As you can imagine, Black Panther 2, Wakanda Forever, revolved around the figure of T’Challa, the character brought to life by actor Chadwick Boseman. His death, as you know, led to changing the original story. What we didn’t know until now was what that original story was. Director Ryan Coogler has now shared what the plan was for Black Panther 2 with Chadwick Boseman. Before the actor died, Coogler wanted the second Black Panther movie Wakanda Forever It was about loss and grief. All this before learning about Boseman’s disease, who died on August 28, 2020 as a result of the effects of stage 4 colon cancer. In the first drafts of Wakanda Forever T’Challa was lamenting the lost time during Thanos’ snap at Avengers: Infinity War. “The character was going to be afflicted by the loss of time [durante los cinco años que transcurren en el Marvel Cinematic Universe desde el chasquido de Thanos hasta el chasquido de Hulk], you know, coming back after being away for all that time. The movie was addressing the responsibility that her character felt towards her town after a forced absence of five years, that’s what the movie was addressing. She was going through a kind of mourning for not being able to be with them during those five years. Pain was a big part of her process,” Coogler told Inverse.
“Who the lead was, the lead’s flaws, what the lead was dealing with on his journey…all of those things had to be different. [al morir Boseman] because we lost him and the decisions we made to move forward with the story, “Coogler explained. The film starts (this is not a spoiler, it is something public and notorious, reflected in the trailers) with the off-screen death of T ‘Challa, which forces all of Wakanda, including the royal family, T’Challa’s mother, Queen Ramonda (Angela Bassett), and her sister Shuri (Letitia Wright), to defend the nation of Wakanda from harmful outside influences.
Had it not been for Chadwick Boseman, Ryan Coogler would not have directed Black Panther. It was her performance in Captain America: Civil War which convinced him to enter the MCU. “I inherited the casting choice of Marvel and the Russo brothers from T’Challa. It’s something I’ll always be grateful for. The first time I saw Chad’s performance as T’Challa, it was in an unfinished cut of Civil War. I was deciding whether or not to direct Black Panther it was the right choice for me. I will never forget the day I sat in a projection room at the Disney offices and watched their scenes. His first with Scarlett Johansson as Black Widow, and then with South African film titan John Kani as T’Challa’s father, King T’Chaka. It was at that moment that I knew I wanted to make this film. After Scarlett’s character left them, Chad and John began to converse in a language they had never heard before. It sounded familiar, full of the same inflections that little black kids would do in America. The same inflections that would often mislead us as being disrespectful or inappropriate. But he had a musicality that felt ancient and powerful and African,” Coogler said of Boseman’s death in a public letter.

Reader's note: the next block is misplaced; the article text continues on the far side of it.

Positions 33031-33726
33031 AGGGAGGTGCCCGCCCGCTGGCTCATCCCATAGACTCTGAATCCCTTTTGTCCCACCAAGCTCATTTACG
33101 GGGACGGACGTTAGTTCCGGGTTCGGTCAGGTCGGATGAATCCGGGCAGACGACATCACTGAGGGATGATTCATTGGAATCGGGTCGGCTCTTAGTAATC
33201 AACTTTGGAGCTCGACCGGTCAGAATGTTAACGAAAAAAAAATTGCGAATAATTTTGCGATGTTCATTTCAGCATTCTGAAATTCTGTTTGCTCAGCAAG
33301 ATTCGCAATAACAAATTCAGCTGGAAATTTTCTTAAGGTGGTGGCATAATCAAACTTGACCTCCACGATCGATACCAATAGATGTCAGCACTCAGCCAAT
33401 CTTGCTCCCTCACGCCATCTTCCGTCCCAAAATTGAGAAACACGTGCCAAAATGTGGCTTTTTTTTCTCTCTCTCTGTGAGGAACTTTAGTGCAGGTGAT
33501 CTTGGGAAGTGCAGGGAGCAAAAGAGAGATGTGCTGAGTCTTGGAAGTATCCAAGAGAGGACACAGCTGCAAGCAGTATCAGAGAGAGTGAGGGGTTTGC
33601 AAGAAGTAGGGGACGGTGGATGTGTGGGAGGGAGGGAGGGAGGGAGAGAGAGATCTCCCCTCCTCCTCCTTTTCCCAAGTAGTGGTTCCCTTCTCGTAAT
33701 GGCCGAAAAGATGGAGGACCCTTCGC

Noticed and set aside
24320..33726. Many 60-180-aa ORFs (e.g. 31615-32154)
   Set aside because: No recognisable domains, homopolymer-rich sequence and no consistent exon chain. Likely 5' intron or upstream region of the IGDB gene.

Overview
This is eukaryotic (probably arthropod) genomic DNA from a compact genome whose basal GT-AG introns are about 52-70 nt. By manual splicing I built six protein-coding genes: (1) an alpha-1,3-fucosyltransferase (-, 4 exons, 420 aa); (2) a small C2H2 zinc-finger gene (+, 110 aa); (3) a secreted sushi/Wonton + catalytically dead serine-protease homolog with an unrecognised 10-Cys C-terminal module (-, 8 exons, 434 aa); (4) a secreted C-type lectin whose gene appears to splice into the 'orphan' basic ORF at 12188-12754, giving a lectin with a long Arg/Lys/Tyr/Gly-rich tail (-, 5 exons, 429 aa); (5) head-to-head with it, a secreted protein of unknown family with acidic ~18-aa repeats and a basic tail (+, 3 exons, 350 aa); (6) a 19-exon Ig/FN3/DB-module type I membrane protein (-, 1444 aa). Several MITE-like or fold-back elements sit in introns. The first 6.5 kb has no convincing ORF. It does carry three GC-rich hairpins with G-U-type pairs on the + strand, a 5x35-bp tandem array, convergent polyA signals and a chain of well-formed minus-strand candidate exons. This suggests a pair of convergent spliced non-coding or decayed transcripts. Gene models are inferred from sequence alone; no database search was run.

“In my meeting after seeing the film, I asked Nate Moore, one of the film’s producers, about the language. What have you done? Nate replied: That’s Xhosa, John Kani’s native language. He and Chad decided to do the scene like this on set.. I thought, “Did she just learn his phrases in another language that day?” He couldn’t imagine how difficult this must have been for him, and even though he hadn’t met Chad, he was already in awe of his acting ability. I found out later that there had been a lot of talk about what T’Challa would sound like in the movie. The decision to make Xhosa the official language of Wakanda was made by Chad, a native of South Carolina. He also advocated that his character speak with an African accent, in order to present T’Challa to the audience as an African king, whose dialect had not been conquered by the West,” Coogler recounted.
“I finally met Chad in person in early 2016, once I decided to direct the movie. He walked past the journalists who were gathered for a press junket he was doing for ‘Creed,’ and he met with me. We talked about our lives, about my time playing college football and his time at Howard studying to be a director, about our collective vision of T’Challa and Wakanda. We talked about the irony of how his old Howard classmate Ta-Nehisi Coates I was writing the current T’Challa comic book arc with Marvel Comics. And we also talked about how Chad met Howard’s student, Prince Jones, [cuyo] murder by a police officer, inspired Coates’s memoir between the world and me. I realized then that Chad was an anomaly. She was constantly studying. He was also kind, comforting, he had the warmest laugh in the world, and his eyes could still sparkle like a child seeing something for the first time,” Coogler said.